|Cardinal Bergoglio on the subway.|
1st - Don't believe what is in the secular press. They have agendas and one of those is to smack down traditionalists/conservatives and make them feel powerless. Many secular outlets just print what they want to have happen, thinking if they say it enough it will. Stick to outlets you know are reputable like the National Catholic Register, EWTN, most Catholic Radio like Ave Maria Radio, etc. There are lots of good blogs out there too. Like The Anchoress (my favorite commenter on secular goings on) and many others. Look at my blog list for more great blogs.
2nd - I think the Pope is authentically Catholic and a good example to everyone. While the "social justice" Catholics are thrilled, I'm sure they are not thrilled at his teachings which are solidly Catholic. He has mentioned evil in the world, he says we should not be afraid to die for our protection of the unborn, he is against the redefinition of marriage, and against "Catholic" pro-abortion politicians taking Communion, etc.
3rd - He is primarily a pastor, not an academic. We have had two popes now that have been working on curing the abuses in the liturgy, etc. Now it is time to stress compassion and love because that is what the world needs now. (Cue the music!) With so much economic strife abound, which WILL get worse especially
with so many quasi-socialist (and not so quasi socialist) leaders in the West, we all may be needing charity soon.
4th - We on the traditional side need to realize that the Church needs to "breathe with two lungs" and I'm not talking about getting the Orthodox to get back on board the train. I mean the "Traditional" and the "Social
Justice" wings of the Church need to get together and start talking to each other again and working together again. I think there are many on the traditional side who are like Pharisees, we have been fighting against so
many abuses since Vatican II that any little quirk must be smacked down immediately to prevent "liberal" intrusion. Well, all that does is make traditionalists look uncaring about people's needs and pushes people away. (Why do you think the Dems won this last election? - because Romney looked uncaring toward the 47% or whatever.) Yes, we don't want x, y or z to happen, BUT we can uphold Catholic teaching and not scream about something minor like whether the Pope washed the feet of a woman. Yes, I know, to some that is not minor, but to 99.9% of the people it is. As someone who had their feet washed by the priest on Holy Thursday several years ago, I found it extraordinarily profound and deeply moving. Now, if the Church says that the symbolism is important and only men should get their feet washed to promote the priestly vocation, that is fine with me, but it seems that the Pope has his reasons for what he did.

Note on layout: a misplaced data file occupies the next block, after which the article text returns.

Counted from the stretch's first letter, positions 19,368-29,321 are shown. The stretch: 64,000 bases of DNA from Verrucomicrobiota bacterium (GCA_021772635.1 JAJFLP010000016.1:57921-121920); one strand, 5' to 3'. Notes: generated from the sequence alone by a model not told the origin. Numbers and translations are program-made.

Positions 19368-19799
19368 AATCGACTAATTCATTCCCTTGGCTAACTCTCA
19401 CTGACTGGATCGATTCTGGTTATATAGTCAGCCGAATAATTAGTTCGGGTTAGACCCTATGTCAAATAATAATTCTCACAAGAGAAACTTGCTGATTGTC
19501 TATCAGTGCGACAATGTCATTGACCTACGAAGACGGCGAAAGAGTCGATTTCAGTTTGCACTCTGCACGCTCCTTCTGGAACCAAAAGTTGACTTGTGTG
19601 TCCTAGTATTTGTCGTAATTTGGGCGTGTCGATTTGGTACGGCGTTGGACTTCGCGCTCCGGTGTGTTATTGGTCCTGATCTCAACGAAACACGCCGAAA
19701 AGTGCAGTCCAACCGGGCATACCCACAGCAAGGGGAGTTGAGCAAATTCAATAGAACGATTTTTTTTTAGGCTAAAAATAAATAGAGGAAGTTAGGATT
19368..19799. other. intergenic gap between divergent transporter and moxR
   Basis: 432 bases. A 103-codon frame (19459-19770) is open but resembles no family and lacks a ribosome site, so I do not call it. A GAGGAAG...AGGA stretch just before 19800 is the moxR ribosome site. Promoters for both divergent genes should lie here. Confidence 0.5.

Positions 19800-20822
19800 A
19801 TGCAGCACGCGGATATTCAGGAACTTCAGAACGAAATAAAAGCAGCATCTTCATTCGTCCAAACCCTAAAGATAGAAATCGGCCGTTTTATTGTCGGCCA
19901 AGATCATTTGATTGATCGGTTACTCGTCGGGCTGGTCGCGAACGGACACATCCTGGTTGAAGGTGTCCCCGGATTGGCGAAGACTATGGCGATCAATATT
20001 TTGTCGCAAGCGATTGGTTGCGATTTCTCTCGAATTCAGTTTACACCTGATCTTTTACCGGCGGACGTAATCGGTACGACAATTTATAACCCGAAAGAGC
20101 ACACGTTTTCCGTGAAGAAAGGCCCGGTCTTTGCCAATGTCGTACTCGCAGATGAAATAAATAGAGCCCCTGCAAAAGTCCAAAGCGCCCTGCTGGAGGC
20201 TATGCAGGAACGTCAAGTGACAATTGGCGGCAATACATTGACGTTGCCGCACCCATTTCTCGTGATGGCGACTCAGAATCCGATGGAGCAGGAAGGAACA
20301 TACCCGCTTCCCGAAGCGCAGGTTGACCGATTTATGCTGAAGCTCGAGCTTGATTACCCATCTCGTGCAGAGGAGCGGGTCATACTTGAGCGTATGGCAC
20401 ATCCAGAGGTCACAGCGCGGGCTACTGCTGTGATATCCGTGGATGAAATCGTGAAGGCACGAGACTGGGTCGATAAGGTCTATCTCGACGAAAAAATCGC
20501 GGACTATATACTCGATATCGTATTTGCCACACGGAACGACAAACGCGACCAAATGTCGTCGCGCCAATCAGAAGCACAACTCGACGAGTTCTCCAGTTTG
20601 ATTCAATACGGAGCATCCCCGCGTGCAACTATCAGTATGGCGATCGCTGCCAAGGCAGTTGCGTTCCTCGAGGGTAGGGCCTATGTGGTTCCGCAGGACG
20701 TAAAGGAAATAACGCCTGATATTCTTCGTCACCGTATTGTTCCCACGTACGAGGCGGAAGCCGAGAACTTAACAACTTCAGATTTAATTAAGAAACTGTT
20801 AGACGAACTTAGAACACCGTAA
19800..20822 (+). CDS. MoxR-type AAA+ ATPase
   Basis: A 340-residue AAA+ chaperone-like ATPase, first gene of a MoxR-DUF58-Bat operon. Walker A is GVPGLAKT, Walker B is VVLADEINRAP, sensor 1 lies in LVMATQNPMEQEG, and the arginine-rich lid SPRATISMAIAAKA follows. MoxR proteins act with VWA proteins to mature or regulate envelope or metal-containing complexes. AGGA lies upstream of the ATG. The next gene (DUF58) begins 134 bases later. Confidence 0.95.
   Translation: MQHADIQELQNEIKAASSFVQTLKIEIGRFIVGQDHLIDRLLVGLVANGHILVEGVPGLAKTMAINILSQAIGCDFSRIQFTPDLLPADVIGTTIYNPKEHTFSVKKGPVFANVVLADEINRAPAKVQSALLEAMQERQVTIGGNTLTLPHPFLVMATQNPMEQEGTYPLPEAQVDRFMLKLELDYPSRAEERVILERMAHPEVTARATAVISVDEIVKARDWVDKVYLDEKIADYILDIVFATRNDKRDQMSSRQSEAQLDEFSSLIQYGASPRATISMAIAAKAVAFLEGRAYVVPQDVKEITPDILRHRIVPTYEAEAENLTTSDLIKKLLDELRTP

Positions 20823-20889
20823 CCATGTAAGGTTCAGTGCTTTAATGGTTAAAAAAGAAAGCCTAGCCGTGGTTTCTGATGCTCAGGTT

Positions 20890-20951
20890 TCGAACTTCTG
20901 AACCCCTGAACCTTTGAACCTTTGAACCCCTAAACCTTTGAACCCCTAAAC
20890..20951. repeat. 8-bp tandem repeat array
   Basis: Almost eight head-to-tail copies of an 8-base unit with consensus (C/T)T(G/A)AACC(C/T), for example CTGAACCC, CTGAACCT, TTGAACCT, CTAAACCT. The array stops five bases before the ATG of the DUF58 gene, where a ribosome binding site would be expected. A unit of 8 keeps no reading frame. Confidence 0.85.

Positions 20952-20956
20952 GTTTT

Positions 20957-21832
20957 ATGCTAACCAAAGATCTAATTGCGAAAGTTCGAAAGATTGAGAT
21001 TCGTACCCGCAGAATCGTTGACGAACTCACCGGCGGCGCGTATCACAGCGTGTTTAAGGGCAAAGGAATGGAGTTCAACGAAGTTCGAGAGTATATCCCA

5th - And we can start talking about the poor, the unwashed, the hungry. Yes, I know we traditionalists care about those groups - but online at least we certainly don't show it. In my travels online I don't see anything about feeding the hungry. If you go to the "social justice" side's media, like the heretical National "Catholic" Reporter and liberal blogs, they do cover that (along with promoting women priests, bad nuns, and liturgical dance.) They talk about their soup kitchens, their fixing up people's houses, etc. Their nuns in sweatsuits and pantsuits are out there showing compassion along with their daily dose of promoting women priests and "gay marriage."
The Traditional side though does not show their compassion that much. Just the other day I was reading a blog post on a blog I had not seen before. The blogger was taking Abby Johnson to task because he thought she was being pro redefinition of marriage. Abby Johnson ran a Planned Parenthood clinic and one day was called to assist an abortion. She was profoundly changed and converted to Catholicism and wrote a book,
Unplanned, about the abortion business. She also started an apostolate to help clinic workers break free from the industry, called "And Then There Were None."
The blogger I spoke about was commenting on a Facebook post Abby Johnson made on March 27th. She was "talking" to those people who are supporting "gay marriage rights" but who are ignoring the unborn, the ones really with rights. The supposed "conservative" blogger lambasted her for a "pro-gay marriage" stance (which I don't think she took) and mentioned that she should stop coddling the abortion clinic workers, who probably make less than those at Walmart. How shameful. The clinic workers need compassion and love too, even if they are unlovable - especially if they are unlovable - because they are in the pits of hell and need help to break free. They need LOTS of help. They don't need people yelling at them telling them they are unworthy. Would you really want to go to God if his followers hate you?